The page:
Jacob Sullum talks about sex differences in math and science aptitude without yelling — or getting nauseous.
This controversy is ostensibly about the ability of women to excel in math and science. But it says more about the ability of academics to engage in rational debate when confronted by views that contradict their cherished assumptions.
Speaking at a conference sponsored by the National Bureau of Economic Research, (Harvard President Lawrence) Summers, an economist and former treasury secretary, suggested three factors that may help account for the scarcity of women on the math, physical science, and engineering faculties of leading universities. In addition to discrimination (the explanation favored by Hopkins) and the reluctance of mothers to put in the long hours required by top math and science positions, he mentioned sex-related differences in ability.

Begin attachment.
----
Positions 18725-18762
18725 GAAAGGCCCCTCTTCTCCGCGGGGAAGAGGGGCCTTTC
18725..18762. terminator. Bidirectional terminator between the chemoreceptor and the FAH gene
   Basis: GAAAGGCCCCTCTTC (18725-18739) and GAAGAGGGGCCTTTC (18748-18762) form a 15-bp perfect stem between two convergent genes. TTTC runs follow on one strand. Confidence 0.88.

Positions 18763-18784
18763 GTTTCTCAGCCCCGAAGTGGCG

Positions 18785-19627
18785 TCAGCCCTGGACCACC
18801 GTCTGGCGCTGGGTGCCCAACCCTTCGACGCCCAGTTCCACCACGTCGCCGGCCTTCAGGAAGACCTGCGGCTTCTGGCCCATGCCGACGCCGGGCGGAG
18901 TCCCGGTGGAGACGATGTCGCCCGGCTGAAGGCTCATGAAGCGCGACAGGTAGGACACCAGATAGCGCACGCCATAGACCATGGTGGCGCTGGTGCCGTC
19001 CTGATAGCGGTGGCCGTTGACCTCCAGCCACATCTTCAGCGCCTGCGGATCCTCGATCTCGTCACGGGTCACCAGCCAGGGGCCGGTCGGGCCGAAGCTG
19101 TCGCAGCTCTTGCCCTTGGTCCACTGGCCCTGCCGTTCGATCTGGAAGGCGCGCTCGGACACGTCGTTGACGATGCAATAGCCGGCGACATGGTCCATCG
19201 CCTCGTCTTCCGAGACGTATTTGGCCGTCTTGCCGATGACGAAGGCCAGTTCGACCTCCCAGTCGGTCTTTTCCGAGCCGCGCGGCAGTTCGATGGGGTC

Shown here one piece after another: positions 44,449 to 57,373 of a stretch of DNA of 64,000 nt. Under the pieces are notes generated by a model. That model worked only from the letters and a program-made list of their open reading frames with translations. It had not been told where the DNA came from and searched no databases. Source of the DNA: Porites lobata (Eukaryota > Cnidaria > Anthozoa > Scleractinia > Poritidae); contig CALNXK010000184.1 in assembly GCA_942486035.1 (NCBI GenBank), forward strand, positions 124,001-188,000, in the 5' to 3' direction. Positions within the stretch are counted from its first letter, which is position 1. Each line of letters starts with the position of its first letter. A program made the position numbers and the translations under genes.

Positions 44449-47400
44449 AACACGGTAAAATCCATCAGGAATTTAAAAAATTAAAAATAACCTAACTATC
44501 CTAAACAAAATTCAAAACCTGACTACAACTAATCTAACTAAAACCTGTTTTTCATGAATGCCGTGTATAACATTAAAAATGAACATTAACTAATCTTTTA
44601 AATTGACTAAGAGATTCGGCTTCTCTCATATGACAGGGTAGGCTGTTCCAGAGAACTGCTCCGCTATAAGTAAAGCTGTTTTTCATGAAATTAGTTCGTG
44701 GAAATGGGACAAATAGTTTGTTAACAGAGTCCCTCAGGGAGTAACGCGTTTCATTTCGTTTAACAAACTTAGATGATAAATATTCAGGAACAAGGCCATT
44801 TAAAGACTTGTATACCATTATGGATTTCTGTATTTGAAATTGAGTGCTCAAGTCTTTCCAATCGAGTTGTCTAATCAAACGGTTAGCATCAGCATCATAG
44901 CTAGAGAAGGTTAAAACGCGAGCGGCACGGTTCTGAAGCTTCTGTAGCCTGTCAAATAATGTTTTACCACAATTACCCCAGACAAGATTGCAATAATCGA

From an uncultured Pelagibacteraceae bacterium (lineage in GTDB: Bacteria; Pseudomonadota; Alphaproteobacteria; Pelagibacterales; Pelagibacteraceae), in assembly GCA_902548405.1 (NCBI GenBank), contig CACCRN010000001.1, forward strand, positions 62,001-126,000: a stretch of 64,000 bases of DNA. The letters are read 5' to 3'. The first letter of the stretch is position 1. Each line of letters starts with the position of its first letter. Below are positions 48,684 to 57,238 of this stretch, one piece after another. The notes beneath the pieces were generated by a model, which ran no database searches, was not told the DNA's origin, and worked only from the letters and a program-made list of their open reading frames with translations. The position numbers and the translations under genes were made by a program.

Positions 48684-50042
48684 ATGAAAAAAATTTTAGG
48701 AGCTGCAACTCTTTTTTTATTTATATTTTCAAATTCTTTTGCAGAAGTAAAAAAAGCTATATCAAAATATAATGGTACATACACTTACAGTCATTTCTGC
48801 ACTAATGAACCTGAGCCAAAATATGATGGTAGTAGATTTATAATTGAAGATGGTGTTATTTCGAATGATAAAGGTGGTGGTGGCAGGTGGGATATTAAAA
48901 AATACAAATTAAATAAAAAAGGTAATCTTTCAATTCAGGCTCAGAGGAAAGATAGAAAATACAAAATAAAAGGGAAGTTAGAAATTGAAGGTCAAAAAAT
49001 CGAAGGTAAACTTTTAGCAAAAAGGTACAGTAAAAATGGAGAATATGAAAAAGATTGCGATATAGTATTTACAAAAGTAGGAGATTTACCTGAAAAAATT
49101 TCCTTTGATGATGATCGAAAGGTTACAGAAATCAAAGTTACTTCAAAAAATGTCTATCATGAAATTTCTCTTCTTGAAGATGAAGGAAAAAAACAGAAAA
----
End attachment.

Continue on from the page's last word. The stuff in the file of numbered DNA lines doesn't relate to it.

Males tend to outscore females on spatial reasoning; more men are at the very high end of the scale for advanced math skills.
Yet average group differences in ability do not imply a judgment about any particular individual, since there is still much overlap between the sexes. Although men predominate in the upper echelons of math and science, that doesn’t mean the women who make it are any less qualified. The situation could change, of course, if the demand for gender balance leads universities to select faculty members based on their sex.
Differences may start with exposure to prenatal hormones, then be influenced by social factors.